After electrolysis has begun, several hours to a full day are required for the cathode to adjust to an equilibrium state. At the metal surface, a metal/hydrogen bond is established, and the surface becomes saturated with hydrogen, followed by the evolution of hydrogen. Until the metal surface becomes saturated with hydrogen and establishes equilibrium, the electrode potential will remain in flux. After the electrode potential on an artifact has been established, daily adjustment of the current may be necessary to maintain the potential as the current resistance of the electrolyte drops with the addition of dissolved salts, and the resistance of the metal and its corrosion products is altered. The procedure for measuring electrode potentials is described in Hamilton (1976:103-105). Before adjusting the current back to the predetermined potential, however, it must be certain that the shift in potential is due to changes in the cathode and not to the transport system (i.e., changes in the electrolyte due to lack of circulation). In Figure 10B.4, the six series of tests were taken over an 11-day period without circulating the electrolyte. On the last day, the electrolyte was circulated and the test was run again. There are negligible differences in the electrode potential readings of the last two tests, except for the potentials at high current densities. The transport system is still adequate, especially for the electrode reduction potentials of ferrous compounds. If any changes occur in the transport system, it will become visually apparent at the anode, where acidic areas may form. In these areas chloride ions react with the positively charged anode to form hypochlorite ions (ClO-) or hypochlorous acid (HClO), which will oxidize the anode. Adverse reactions are easily detected at the anode, and when this occurs, the cathode is also affected, although it is not as apparent or as detrimental to the operation of the electrolytic cell. The potential at both electrodes, however, is altered. Should a change in the potential occur, the electrolyte should be stirred or circulated and the measurements taken again. If the electrode potential remains the same, then the amperage may be adjusted back to re-establish the optimum range.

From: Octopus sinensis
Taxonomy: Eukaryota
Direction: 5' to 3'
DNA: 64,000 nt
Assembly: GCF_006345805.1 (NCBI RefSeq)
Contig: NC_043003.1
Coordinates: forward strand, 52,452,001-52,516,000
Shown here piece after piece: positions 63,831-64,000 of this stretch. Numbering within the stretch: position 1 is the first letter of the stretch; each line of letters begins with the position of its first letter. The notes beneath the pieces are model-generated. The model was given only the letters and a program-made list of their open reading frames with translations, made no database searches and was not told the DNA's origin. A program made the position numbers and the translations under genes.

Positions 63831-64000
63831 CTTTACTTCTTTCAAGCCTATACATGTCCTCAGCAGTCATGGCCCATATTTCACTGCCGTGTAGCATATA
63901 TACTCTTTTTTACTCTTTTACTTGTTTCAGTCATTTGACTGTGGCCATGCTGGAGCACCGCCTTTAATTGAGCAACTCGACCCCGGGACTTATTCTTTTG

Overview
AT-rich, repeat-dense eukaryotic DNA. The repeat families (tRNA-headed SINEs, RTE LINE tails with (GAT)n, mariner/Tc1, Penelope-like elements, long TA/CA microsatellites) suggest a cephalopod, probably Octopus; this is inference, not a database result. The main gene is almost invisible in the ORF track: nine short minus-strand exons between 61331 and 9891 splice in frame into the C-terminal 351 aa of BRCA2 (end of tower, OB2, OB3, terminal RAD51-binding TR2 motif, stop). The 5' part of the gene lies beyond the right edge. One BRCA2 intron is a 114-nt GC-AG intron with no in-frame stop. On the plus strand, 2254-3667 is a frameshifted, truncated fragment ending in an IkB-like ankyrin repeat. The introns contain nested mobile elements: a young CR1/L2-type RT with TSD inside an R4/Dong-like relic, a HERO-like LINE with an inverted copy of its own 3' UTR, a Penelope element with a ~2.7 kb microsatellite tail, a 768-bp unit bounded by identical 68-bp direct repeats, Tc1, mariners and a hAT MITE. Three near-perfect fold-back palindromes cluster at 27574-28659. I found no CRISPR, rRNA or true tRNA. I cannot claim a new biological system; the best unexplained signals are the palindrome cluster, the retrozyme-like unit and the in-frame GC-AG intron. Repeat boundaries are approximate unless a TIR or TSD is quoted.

From the standpoint of efficiency, electrode potential measurements are necessary for precise control and quality processing of very select artifacts. The areas of advanced or retarded corrosion on the surface of the artifact will be reflected in the electrode potentials, making it possible for the conservator to identify those areas requiring more extensive reduction and to measure the progress of the electrolyte reduction. The data acquired from electrode potential measurements have been used to arrive at realistic current densities for the bulk of the iron artifacts that require treatment but do not warrant the close supervision or the time required for taking electrode potential measurements. Still, there is the difficulty of arriving at the most effective current densities for given artifacts, especially irregularly shaped artifacts and differentially corroded artifacts. For these reasons, using either hydrogen evolution potential voltage or merely visually observing the rate of hydrogen evolution is sufficient for the bulk of iron artifacts.

All electrochemical reduction cleaning processes produce irritating caustic vapors and hydrogen gas, which must be properly exhausted from any room or building for the safety and comfort of personnel. Expensive fume hoods or sealed rooms with exhaust systems are required; alternatively, the electrolytic vats can be placed outside. Most laboratories use variations of all three methods. The smaller artifacts are cleaned in the main laboratory under fume hoods. A few large artifacts are cleaned in a ventilated room in a separate building. Other large artifacts and some small ones are electrolytically cleaned outside, in vats made of mild steel or plastic.

Expensive air exhaust systems are not necessary when electrolysis is performed outdoors. The solutions are changed frequently enough so that any air-blown dirt or sand in the electrolyte will present no problems. Rain is of no concern, unless it is heavy enough to substantially dilute the solution. This problem can be easily determined with a hydrometer to test the specific gravity, and remedied by adding more sodium hydroxide or sodium carbonate. In many cases, rain will only decrease the amount of de-ionized water that needs to be added to the vats daily to compensate for evaporation, caustic vapors, and electrolytic reduction.